Relatively robust plastic box: $2 at Active Surplus. Skinny gaps are prevalent aboard, and slotting things like this between bigger tool boxes reduces movement and chafe. Or so I hope.
Removing an elderly nuts and bolts set of plastic drawers to a more prominent position (which I had to do as I couldn't access "BRASS SCREWS" without hazardously lifting the whole five-kilo mess free of the locker) made space I could use. I've noticed as I've been ramping up the electrical work that I use the above four tools (two kinds of crimpers, a really nice Ideal wire stripper and my beloved $9 used Klein cutters) in conjunction, and so it made sense to pack them together instead of leaving them on the helm or hanging from a clamp. And lo, they fit into something I'm guessing held Internet installing tools in the '90s, and which cost a few coins.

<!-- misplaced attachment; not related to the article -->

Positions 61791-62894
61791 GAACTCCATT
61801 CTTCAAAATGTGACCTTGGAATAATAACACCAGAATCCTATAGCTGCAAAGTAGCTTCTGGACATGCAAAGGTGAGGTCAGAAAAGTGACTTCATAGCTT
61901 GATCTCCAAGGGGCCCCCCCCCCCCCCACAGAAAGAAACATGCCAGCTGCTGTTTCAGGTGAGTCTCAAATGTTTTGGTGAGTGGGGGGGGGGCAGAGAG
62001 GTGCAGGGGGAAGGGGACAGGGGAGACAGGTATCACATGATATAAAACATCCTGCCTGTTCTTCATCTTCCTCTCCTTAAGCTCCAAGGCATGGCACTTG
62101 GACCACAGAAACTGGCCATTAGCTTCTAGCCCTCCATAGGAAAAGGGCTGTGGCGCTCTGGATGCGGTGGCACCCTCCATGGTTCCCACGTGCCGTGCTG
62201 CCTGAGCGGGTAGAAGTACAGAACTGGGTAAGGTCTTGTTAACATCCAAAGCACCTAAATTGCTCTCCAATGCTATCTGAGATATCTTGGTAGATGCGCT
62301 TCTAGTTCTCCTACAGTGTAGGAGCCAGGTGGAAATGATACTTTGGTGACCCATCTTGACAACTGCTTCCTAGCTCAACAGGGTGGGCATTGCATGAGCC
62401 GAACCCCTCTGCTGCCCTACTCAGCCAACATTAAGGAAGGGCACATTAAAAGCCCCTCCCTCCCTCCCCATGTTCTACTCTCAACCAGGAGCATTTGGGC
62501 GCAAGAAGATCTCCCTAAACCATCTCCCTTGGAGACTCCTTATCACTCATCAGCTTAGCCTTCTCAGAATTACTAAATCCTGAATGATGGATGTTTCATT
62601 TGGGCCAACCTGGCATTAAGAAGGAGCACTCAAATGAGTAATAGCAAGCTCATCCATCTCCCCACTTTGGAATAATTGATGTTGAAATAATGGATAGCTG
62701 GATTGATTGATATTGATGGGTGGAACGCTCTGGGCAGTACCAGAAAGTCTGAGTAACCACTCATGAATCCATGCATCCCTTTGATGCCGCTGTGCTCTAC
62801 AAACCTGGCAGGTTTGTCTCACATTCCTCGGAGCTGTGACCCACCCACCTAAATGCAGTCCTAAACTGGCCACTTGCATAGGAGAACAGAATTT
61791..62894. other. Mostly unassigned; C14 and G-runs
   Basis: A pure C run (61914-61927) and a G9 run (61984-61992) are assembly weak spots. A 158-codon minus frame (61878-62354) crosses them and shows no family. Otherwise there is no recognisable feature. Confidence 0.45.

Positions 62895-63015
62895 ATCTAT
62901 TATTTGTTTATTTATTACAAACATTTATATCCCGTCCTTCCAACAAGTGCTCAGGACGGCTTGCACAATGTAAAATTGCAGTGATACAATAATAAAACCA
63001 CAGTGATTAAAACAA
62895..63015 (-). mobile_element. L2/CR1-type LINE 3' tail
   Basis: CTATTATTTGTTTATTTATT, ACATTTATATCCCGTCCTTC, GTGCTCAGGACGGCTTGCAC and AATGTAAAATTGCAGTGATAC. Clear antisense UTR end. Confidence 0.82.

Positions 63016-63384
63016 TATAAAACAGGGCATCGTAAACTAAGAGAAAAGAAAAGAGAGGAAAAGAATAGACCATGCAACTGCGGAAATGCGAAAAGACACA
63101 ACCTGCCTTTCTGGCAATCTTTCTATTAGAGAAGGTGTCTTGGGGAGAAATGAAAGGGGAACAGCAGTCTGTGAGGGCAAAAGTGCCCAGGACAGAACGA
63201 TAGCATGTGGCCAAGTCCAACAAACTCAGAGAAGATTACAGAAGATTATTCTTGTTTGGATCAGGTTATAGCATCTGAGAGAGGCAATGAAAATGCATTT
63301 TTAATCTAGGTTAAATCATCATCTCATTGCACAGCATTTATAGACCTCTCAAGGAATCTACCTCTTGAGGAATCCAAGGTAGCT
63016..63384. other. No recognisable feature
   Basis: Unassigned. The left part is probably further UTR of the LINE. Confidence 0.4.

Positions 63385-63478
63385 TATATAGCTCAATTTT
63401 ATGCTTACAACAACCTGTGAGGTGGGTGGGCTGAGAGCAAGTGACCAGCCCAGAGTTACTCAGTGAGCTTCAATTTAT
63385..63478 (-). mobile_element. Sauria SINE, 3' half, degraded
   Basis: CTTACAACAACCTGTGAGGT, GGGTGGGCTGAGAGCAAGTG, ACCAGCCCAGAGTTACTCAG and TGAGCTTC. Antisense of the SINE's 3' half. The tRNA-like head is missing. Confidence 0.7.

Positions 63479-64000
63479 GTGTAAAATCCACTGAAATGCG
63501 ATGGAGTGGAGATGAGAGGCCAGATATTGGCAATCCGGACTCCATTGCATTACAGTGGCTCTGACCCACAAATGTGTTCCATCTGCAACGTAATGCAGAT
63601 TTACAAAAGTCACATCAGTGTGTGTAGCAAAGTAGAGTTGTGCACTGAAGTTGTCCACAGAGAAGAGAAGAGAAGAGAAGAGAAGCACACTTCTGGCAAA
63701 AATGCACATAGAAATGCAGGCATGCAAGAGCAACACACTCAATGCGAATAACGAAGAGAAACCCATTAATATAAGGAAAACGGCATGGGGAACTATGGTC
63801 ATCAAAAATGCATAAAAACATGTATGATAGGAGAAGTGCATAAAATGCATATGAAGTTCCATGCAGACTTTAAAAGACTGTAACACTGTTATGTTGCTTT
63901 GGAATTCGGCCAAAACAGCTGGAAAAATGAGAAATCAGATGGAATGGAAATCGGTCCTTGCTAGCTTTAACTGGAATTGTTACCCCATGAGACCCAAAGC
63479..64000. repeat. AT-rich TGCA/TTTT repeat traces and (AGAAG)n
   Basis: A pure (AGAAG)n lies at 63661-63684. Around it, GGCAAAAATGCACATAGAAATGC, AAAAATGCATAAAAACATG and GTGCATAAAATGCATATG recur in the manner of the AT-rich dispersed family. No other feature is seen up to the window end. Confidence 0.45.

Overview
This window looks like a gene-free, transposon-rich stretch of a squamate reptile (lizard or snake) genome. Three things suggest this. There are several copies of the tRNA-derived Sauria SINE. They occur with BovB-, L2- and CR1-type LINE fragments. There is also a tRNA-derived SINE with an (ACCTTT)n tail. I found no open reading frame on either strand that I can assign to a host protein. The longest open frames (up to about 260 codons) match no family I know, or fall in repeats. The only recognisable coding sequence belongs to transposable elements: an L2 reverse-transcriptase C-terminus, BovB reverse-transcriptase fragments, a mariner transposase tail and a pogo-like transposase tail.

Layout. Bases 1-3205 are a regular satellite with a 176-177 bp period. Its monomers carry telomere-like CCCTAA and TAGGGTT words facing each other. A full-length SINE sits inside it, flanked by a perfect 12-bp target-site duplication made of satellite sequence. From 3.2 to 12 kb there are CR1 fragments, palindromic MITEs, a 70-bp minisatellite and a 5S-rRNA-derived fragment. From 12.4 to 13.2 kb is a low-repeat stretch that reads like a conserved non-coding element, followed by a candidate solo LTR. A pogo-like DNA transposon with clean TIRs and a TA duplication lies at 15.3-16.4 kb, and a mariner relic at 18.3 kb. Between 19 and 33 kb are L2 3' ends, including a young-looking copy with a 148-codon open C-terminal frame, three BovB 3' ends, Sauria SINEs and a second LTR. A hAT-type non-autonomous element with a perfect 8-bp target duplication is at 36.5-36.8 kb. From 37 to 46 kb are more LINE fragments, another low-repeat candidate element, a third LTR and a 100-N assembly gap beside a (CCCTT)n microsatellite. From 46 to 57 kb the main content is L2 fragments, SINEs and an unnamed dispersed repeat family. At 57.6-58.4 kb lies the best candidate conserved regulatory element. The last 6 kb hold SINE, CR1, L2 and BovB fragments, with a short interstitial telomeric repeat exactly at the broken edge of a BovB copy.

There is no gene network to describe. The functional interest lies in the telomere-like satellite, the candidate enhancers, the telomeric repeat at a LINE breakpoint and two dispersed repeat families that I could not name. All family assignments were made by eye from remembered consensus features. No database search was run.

The recently acquired Powerpole spares have come in handy for the various test leads and runs I'm doing that have to be disconnectable. This includes the fairly considerable runs that go through the pilothouse roof. At some point, I will be laying down spacers to isolate the aluminum from the steel frame, and I'll be sealing the flange from water ingress with a combination of HDPE spacers used as bushings and washers,  EPDM rubber stripping and good ol' butyl tape. The new Tricrimper, by the way, is giving me great results in a way that the otherwise fine Ancor crimper was not.

A little loud in more than one sense, but surprisingly effective.